Epidemiological data from the COVID-19 outbreak, real-time case information | Scientific Data

“Cases of a novel coronavirus were first reported in Wuhan, Hubei province, China, in December 2019 and have since spread across the world. Epidemiological studies have indicated human-to-human transmission in China and elsewhere. To aid the analysis and tracking of the COVID-19 epidemic we collected and curated individual-level data from national, provincial, and municipal health reports, as well as additional information from online reports. All data are geo-coded and, where available, include symptoms, key dates (date of onset, admission, and confirmation), and travel history. The generation of detailed, real-time, and robust data for emerging disease outbreaks is important and can help to generate robust evidence that will support and inform public health decision making.

The data are openly available and we will continue to curate the database as new information is made available….”

Epidemiological data from the COVID-19 outbreak, real-time case information | Scientific Data

“Cases of a novel coronavirus were first reported in Wuhan, Hubei province, China, in December 2019 and have since spread across the world. Epidemiological studies have indicated human-to-human transmission in China and elsewhere. To aid the analysis and tracking of the COVID-19 epidemic we collected and curated individual-level data from national, provincial, and municipal health reports, as well as additional information from online reports. All data are geo-coded and, where available, include symptoms, key dates (date of onset, admission, and confirmation), and travel history. The generation of detailed, real-time, and robust data for emerging disease outbreaks is important and can help to generate robust evidence that will support and inform public health decision making.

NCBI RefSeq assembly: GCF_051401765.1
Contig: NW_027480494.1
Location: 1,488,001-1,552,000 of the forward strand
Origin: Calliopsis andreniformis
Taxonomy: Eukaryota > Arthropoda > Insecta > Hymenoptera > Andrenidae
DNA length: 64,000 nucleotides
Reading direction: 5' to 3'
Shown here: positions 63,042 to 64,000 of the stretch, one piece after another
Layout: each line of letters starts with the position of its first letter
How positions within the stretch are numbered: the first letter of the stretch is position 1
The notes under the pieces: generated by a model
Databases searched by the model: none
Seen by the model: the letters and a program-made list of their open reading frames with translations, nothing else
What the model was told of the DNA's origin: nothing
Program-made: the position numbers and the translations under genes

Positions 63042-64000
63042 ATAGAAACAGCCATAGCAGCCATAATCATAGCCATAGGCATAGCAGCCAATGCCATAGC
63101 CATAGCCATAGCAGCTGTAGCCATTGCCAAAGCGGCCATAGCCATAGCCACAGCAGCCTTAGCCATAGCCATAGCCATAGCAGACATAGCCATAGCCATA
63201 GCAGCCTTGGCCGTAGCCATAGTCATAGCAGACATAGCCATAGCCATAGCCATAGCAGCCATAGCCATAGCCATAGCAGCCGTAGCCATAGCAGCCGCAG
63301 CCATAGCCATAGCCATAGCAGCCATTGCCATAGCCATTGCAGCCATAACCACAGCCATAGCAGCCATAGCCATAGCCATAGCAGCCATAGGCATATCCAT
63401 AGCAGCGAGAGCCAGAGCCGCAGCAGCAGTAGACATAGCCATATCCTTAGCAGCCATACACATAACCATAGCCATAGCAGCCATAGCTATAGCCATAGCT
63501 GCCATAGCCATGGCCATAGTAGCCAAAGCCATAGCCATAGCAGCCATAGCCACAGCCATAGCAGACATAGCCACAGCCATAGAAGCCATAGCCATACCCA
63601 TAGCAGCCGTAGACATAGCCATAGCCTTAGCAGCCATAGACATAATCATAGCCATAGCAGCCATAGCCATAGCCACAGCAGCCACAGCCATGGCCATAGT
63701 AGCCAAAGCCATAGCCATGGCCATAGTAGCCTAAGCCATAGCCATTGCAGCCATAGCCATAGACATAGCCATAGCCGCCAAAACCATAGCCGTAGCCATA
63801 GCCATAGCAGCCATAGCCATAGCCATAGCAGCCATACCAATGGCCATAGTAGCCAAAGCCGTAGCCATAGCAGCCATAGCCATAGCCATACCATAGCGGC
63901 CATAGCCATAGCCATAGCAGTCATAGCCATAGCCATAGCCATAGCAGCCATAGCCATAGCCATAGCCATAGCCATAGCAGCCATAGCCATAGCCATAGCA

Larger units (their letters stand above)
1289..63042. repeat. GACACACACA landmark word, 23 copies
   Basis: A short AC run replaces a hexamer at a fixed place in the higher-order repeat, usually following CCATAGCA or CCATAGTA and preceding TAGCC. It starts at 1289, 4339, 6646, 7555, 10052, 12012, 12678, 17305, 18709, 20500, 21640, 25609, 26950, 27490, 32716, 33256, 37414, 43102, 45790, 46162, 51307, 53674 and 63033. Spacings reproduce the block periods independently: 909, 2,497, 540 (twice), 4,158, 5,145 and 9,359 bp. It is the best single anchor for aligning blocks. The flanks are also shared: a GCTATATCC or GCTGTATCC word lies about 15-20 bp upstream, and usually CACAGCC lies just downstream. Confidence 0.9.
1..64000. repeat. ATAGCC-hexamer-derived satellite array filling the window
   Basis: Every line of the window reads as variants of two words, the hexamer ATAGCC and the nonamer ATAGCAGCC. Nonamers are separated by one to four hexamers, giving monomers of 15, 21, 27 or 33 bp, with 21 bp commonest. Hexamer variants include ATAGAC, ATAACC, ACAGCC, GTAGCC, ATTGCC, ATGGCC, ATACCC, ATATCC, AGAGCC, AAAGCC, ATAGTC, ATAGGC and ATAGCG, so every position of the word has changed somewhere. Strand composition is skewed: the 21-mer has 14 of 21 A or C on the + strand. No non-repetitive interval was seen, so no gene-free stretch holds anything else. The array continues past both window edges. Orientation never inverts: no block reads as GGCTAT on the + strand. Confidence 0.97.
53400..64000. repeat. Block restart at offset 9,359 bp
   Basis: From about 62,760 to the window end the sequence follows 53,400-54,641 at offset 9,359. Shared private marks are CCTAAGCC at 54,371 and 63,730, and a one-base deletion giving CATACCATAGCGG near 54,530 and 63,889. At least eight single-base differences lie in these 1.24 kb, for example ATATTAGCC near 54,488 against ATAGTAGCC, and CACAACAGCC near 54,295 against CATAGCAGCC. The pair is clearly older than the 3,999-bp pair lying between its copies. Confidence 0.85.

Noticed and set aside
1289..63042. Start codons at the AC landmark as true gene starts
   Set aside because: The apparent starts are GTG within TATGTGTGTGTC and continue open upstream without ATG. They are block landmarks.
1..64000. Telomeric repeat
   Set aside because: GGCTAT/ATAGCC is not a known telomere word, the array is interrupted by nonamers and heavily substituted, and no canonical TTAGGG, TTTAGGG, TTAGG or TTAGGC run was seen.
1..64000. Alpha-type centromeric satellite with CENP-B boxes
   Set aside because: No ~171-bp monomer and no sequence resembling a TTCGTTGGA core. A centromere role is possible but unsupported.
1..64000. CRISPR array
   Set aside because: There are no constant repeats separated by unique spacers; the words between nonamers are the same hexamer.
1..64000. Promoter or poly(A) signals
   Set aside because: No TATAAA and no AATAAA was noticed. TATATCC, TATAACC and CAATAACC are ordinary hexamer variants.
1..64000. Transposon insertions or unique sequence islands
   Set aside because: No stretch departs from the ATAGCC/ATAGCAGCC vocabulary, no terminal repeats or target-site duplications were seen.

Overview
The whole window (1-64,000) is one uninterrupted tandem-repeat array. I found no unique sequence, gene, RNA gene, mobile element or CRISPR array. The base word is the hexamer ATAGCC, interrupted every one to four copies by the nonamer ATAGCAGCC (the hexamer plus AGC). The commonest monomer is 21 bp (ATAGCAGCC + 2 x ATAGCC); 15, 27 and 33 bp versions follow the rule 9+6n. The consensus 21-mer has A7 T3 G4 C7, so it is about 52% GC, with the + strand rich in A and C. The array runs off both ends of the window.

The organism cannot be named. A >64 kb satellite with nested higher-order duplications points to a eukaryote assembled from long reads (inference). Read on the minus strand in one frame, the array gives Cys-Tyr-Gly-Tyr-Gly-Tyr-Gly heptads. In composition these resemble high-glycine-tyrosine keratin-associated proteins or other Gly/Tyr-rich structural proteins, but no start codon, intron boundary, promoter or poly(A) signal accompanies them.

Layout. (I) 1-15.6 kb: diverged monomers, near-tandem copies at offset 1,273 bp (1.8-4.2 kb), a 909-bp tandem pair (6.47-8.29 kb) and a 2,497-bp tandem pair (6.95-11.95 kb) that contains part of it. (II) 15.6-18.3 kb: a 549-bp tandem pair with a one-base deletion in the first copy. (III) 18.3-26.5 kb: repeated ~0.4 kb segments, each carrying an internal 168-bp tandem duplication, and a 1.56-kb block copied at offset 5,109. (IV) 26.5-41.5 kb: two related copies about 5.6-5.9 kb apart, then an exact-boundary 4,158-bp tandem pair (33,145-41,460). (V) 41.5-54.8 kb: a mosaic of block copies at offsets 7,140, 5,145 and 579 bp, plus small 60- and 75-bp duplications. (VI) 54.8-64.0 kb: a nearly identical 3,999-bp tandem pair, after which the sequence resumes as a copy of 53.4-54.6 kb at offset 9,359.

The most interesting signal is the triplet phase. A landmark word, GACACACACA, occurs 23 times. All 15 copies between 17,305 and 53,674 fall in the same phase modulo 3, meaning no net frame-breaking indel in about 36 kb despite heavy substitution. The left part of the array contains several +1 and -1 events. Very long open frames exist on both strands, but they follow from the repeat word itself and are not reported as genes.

The data are openly available and we will continue to curate the database as new information is made available….”

Opening Science

A collection of essays. (Undated.)

“This is the dynamic version of the book. A printed and SpringerOpen book are also available. The content is Open Access provided under a Creative Commons Attribution-NonCommercial (CC-BY-NC) license. In order to edit this version you need a Github account. All edits will go to the editors before they appear online….”

Open Science: Key Resources for Medievalists – Mittelalter

“The following collection of online resources is part of our article “How to make your medieval research more visible with Open Scholarship Methods and Tools” to be published in Imago Temporis Medium Aevum 15 (2021) at Lleida University (Spain). We would like to thank the editors of Imago Temporis Medium Aevum to allow us to bring a so-called living version of the section “Key Resources” online before the final publication of the article (read more about the journal here). The living version may differ from the upcoming printed version (updates, additional resources).

In the following we would like to share a (commented) list of useful resources for medievalists in the digital age with a focus on Open Science (Communication). Within each section the items are ordered alphabetically. This list does by no means claim to be exhaustive and it contains mainly non-profit resources. Often your university or institutional library can provide you with more information about Open Access content, policies, initiatives, and services available at your institution and beyond. We recommend to check online guides provided by libraries and welcome suggestions for additions and changes….”

Publisher Data Availability Policies Index – CHORUS

“Over the last few years, publishers have been making their Data Availability Policies known either at the publisher level or at the journal level. These policies range in their mandate, but most require authors to make all data necessary to replicate their study’s findings publicly available without restriction at the time of publication. When specific legal or ethical restrictions prohibit public sharing of a data set, authors must indicate how others may obtain access to the data. Often, when submitting a manuscript to the publisher, authors must provide a Data Availability Statement describing compliance with the data availability policy. If the article is accepted for publication, the Data Availability Statement will be published as part of the article.CHORUS has created a centralized index of our member publishers’ policies with links to the publisher’s site. This chart will be updated at least annually….”